India: Kashmiri Militants Target Cellular Installations

By Amin Ahmed
150527-IN-bsnl-620 Pedestrians walk in front of the regional Bharat Sanchar Nigam Limited (BSNL) telecommunications office in Srinagar, India, May 27, 2015.

Suspected militants waging a campaign against cellphone companies have killed two people and injured three others in a spate of attacks in North Kashmir.

The attacks forced the suspension of cellular services in the town of Sopore, 52km (33 miles) from Srinagar, capital of the Indian state of Jammu & Kashmir.

Suspected militants late Tuesday shot dead Ghulam Hassan Dar, 55, who hosted a mobile tower owned by Bharat Sanchar Nigam Limited (BSNL), a government-run cellular company, near his house in Sopore town.

“Three gunmen wearing combat dresses and their faces masked forced entry into our house around 9:20 p.m. Tuesday [local time],” Tanveer Ahmad Dar, his 34-year-old son, told BenarNews.

“They asked my father in Urdu why the tower was functional even after a warning issued to close it down. Before my father could have replied, they shot him dead from point-blank range.”
In another attack, unknown gunmen on Wednesday evening shot at and injured Imtiyaz Ahmad, 36, a native of Pattan town in North Kashmir. He was wounded in the right thigh.

Three mobile towers belonging to three different cellular companies are installed on Imtiyaz’s land.

On Monday, suspected militants attacked the Irqa telecom center, a BSNL franchise; in the busy Iqbal market of Sopore, killing local resident and BSNL employee Mohammad Rafiq, 26. An employee and a customer also were injured.

A day earlier, suspected militants lobbed a grenade at a mobile tower in the town, but there were no fatalities, according to local media.

Kashmir is a disputed region between India and Pakistan, both of which control a part of it. In the 1990s, an armed resistance broke out against Indian rule. According to human rights organizations, the conflict has claimed more than 50,000 lives.

Threatening posters

This week’s killings occurred after posters appeared in Sopore on May 17, announcing stern action against people who failed to demolish mobile towers near their premises.

In the Urdu-language poster, a little-known militant group calling itself “Lashkar-e-Islam” warned cellular companies to shut their operations, and local people to abandon “mobile recharge business” and other activities linked with cellular services.

“Cellular companies and others working with them are spying for security agencies to get militants killed and arrested,” the posters read.

Last week, Tanveer said, two gunmen came by to the family’s house to demand that the Dars shut down their mobile tower.

“At that time, we turned off the power supply to the tower and subsequently the mobile signal went off the air. However, the other day company officials forced us to restore the signal, saying no such threat had been issued to other landlords,” he said.

‘Close to tracking down assailants’

On Tuesday, Jammu & Kashmir police picked up five local youths for questioning.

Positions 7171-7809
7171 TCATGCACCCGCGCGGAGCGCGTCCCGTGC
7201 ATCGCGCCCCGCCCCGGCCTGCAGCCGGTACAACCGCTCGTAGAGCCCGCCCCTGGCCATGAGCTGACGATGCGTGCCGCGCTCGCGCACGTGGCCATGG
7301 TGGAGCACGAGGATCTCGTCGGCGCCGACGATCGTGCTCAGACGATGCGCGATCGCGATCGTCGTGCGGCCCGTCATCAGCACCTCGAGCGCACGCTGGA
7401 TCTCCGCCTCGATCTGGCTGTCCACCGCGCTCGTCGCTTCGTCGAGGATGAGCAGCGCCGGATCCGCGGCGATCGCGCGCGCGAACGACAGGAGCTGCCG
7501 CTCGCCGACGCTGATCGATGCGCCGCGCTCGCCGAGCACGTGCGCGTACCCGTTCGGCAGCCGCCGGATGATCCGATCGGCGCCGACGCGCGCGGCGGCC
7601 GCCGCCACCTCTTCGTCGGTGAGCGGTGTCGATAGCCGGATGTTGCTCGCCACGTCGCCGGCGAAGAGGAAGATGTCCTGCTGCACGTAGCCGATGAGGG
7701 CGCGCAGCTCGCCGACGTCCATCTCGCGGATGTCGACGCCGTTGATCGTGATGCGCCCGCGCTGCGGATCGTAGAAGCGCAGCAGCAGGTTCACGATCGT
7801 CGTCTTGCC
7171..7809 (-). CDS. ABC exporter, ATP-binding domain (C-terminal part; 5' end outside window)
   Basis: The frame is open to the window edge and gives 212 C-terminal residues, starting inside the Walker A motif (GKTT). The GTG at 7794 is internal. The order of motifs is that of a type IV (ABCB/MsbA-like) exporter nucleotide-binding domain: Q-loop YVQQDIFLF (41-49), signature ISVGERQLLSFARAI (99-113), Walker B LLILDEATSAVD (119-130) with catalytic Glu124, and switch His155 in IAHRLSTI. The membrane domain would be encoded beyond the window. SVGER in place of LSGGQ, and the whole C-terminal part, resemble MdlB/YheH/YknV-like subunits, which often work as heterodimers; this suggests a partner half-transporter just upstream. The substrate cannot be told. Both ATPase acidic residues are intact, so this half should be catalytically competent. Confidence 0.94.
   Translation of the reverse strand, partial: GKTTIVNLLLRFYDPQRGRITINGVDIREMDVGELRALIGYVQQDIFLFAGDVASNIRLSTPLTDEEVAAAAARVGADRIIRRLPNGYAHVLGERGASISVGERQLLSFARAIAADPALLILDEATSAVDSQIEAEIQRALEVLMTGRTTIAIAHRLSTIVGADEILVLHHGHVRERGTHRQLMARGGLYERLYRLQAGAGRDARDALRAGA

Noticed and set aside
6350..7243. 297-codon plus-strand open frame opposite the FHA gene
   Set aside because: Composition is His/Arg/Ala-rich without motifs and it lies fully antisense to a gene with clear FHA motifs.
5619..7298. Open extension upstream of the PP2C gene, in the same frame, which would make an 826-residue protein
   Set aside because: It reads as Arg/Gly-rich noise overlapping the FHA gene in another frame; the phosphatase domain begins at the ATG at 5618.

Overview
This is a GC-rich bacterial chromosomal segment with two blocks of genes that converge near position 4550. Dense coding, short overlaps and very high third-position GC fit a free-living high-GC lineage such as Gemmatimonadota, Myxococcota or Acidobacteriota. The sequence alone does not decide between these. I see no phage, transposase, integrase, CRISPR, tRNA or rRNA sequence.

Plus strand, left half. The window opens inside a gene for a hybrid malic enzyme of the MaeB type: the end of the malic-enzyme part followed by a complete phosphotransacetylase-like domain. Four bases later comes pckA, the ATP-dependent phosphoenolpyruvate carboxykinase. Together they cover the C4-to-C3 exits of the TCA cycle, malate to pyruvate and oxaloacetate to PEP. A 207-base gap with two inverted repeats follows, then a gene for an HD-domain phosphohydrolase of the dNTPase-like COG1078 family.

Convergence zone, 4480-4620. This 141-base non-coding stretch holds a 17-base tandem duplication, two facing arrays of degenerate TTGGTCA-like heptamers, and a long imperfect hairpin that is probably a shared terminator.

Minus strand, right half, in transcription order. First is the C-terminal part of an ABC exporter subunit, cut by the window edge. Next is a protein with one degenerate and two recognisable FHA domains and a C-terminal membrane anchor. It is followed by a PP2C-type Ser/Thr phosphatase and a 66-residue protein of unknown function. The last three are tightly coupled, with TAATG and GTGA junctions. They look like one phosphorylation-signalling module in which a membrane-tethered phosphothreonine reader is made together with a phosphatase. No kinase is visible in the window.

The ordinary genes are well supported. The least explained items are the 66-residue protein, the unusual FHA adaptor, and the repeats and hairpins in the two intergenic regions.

“We are close to tracking down the assailants behind the attacks,” Inspector General of Police Syed Javid Mujtaba Gilani told BenarNews.

“Police are questioning some suspects and we have got some vital leads in the case. I am hopeful that assailants will be brought to book soon. People need not panic as police are committed to restoring peace in the town,” he added.

On May 1, suspected militants visited the Sopore offices of the four leading cellular companies, including Airtel, Vodafone, BSNL and Aircel. They told them to shut down their services within a week, according to The Hindu, which cited a senior cellular company official.

Panic grips town

Following Tuesday night’s attack, several of those companies suspended operations in Sopore on Wednesday.

Local people running recharge outlets removed their sign boards and closed shops to avoid attacks.

“Authorities should take all necessary measures to save the lives of people working with the cellular companies for their livelihood. The militant group should give more time to cellular operators and others to wind up their operations,” a local youth running a recharge outlet, who asked not to be named, told BenarNews.

A marketing executive at Aircel – a private cellular company – said that most of the employees, including those maintaining mobile towers, had refused to come to work.

“The employees are fear-stricken due to rampant attacks. The service is badly hit due to non-availability of employees,” he told BenarNews.

Militant groups have never banned cellular services in Kashmir before.

Militants, separatists condemn killings

Meanwhile, separatist leaders Syed Ali Shah Geelani and Mohammad Yasin Malik condemned the attacks.

“The killing of civilians is an act of terror. The culprits behind these inhuman acts are the enemies of Islam and humanity,” Geelani said, according to local media outlet “Rising Kashmir”.

Syed Salah-u-din, chairman United Jihad Council (UJC), an amalgam of militant groups, claimed that Indian agencies were behind the attacks on people associated with the telecom business, the Indian Express reported.

“We assure bereaved families that militants will expose and punish the extremists behind the civilian killings,” the UJC chief said.  

Yasin Malik, chairman of Jammu and Kashmir Liberation Front, asked UJC chief to probe the killings in North Kashmir.

“The cold-blooded killings should be investigated and culprits exposed before public,” he told a press conference in Srinagar on Wednesday.


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